Her pace of touring did not diminish throughout the twenties. In fact, she gave more than a hundred concerts in Scandinavia in the 1922-23 season alone. In 1924 she traveled to America, but reviews of her performances there have not surfaced. She performed many concertos with all of the major Swiss orchestras, and even performed the violin concerto Schoeck had written for her, with Schoeck at the podium. During the thirties she recorded a good deal, and today we have records of her interpretations of Bach, Beethoven, Mozart, Haydn, and even Schoeck, although they are difficult to find on disc.
Although she and Bartok had parted fifteen years or so ago under less than amicable circumstances, they apparently somehow reconciled in the teens or twenties. In fact, by 1928, Bartok, Stefi, and her husband were all writing friendly letters to one another. Schulthess and Stefi often played his compositions, and in 1929 Stefi performed in a recital that consisted of all Bartok’s music. In 1940, she even helped Bartok and his second wife Ditta emigrate to America to escape the turmoil enveloping Europe, and she would often introduce her students to this extraordinary man and composer.
Stefi Geyer died in December of 1956 in Zurich. Somehow after her death her friend and fellow musician Paul Sacher retrieved the manuscript and the letters from Bartok that she had kept locked away for so many years. Sacher was the conductor at the world premiere of the piece in Switzerland in 1958, and in the spring of 1961 Isaac Stern gave its American premiere at Carnegie Hall. Although it is not heard as often as the Second Violin Concerto, it is still occasionally revived today.
Much about Stefi’s career remains shrouded in silence. Because more research has been done on men like Schoeck and Bartok than on Geyer, it is tempting to identify and remember her solely as a muse - in other words, as someone only worth remembering because of the extraordinary inspiration she was to others. But Stefi Geyer’s accomplishments as a violinist are just as important and unique in their own way as the pieces that she inspired. To remember her solely as Bartok’s early love does her a great disservice; despite the fact that we do not know a tremendous amount about her life, it is clear, as Paul Sacher said, that “She was a superb violinist, a major soloist and an excellent musician.”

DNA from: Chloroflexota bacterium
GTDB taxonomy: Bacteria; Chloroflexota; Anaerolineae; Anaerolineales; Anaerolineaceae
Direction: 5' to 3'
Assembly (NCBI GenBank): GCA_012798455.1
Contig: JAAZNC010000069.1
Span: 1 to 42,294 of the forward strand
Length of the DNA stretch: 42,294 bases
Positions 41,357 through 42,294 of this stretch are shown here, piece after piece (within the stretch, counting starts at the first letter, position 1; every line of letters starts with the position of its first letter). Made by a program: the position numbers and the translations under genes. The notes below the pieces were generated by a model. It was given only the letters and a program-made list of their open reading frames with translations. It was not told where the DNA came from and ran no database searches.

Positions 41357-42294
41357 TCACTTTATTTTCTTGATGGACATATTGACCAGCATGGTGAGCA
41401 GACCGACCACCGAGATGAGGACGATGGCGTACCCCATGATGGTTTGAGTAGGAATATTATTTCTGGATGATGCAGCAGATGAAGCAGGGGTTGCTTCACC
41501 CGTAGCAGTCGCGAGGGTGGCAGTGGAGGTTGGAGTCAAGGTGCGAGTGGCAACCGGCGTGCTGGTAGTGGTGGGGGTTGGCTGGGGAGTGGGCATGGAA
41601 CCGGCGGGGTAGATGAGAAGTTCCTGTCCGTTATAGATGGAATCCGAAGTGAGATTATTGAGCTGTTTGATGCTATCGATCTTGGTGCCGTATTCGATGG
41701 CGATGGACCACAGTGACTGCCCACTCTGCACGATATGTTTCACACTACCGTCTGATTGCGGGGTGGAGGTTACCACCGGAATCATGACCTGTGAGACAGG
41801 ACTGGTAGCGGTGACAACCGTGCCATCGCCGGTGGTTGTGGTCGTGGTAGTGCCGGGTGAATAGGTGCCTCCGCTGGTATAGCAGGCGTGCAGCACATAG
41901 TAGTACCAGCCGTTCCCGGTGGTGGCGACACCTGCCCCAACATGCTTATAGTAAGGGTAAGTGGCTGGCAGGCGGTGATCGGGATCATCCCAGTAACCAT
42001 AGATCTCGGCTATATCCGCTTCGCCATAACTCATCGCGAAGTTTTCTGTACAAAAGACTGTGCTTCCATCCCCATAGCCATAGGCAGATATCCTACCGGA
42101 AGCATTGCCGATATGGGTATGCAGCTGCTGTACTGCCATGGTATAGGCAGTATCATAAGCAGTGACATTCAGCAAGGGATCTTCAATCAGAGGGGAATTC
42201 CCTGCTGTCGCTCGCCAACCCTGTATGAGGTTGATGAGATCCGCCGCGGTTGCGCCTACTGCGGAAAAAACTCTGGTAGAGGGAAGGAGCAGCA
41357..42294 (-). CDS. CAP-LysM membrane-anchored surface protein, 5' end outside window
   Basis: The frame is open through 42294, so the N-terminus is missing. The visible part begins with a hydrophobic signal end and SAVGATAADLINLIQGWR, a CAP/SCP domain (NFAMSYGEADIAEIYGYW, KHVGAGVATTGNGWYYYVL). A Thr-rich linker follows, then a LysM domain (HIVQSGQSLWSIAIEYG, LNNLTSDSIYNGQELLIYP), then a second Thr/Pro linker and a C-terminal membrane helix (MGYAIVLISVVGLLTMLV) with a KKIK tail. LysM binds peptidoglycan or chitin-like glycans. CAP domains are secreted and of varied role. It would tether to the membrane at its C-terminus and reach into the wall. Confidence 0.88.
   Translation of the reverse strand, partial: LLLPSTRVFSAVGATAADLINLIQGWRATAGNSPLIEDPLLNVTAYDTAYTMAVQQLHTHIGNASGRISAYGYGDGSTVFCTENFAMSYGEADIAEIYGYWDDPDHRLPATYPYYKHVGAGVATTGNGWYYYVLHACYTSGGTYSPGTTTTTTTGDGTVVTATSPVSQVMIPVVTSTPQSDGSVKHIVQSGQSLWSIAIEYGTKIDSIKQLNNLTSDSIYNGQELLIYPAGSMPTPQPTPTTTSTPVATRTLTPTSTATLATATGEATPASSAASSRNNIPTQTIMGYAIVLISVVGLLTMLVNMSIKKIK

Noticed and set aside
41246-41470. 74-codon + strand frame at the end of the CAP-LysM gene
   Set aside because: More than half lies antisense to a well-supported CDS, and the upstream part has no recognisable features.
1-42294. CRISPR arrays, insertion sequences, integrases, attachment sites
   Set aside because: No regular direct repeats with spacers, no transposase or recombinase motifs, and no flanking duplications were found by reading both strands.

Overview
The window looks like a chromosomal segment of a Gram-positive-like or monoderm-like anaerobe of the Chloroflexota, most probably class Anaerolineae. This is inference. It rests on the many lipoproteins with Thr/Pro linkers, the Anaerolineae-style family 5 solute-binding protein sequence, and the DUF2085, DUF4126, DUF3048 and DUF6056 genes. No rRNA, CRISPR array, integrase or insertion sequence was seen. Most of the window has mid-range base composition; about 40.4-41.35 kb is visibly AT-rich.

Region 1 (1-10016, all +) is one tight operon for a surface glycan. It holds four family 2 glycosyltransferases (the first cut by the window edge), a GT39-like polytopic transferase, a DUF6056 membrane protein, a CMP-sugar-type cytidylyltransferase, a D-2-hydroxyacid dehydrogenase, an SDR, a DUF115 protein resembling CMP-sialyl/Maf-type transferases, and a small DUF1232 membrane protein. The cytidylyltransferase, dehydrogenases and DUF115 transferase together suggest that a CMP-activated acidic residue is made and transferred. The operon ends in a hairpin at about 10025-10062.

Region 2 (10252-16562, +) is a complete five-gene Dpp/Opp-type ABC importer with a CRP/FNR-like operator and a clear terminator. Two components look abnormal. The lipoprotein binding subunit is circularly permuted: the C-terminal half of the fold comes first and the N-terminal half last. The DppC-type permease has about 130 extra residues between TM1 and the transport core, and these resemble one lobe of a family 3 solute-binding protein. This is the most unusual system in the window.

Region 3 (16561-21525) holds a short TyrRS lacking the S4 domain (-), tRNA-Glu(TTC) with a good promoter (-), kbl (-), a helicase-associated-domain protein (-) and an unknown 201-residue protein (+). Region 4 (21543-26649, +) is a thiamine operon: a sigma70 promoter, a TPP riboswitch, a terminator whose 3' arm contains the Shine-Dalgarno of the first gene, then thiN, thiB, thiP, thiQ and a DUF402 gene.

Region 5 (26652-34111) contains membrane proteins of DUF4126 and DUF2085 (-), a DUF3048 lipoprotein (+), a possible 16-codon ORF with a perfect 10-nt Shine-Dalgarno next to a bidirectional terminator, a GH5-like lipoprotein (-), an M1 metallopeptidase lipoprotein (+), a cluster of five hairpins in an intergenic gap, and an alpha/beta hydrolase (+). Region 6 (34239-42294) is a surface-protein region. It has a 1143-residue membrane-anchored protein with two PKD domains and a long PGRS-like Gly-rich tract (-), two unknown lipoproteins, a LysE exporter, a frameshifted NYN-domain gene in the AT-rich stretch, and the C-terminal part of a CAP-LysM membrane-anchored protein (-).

Stefi Geyer playing Dvorak's Slavonic Dance No 2 with her second husband, Walter Schulthess on the piano.
All three chapters you have written are fascinating. I looked forward to each new one. Stefi must have been quite an incredible woman -- beautiful enough to attract men and not to lose their interest by her own substantial accomplishments. Her life was very different from that of Alma Mahler, who was also beautiful and talented, but lived mainly as a muse to various men. I'm so glad that you did so much research on this accomplished woman who has been overlooked. It reminds me of Rachel Barton Pine and Maud Powell. I really enjoyed your writing.
From Emily Liz
Posted on September 2, 2010 at 4:05 PM
Thank you, Pauline. Yes, she was a very interesting woman. I feel bad that more information about her as a person is not available. Perhaps somewhere in Europe there are more letters - photographs - essays - diary entries - newspaper articles - something that can tell us more. There must be. Eventually someone will get around to digging them out and sharing them!
Thank you very much for your kind words.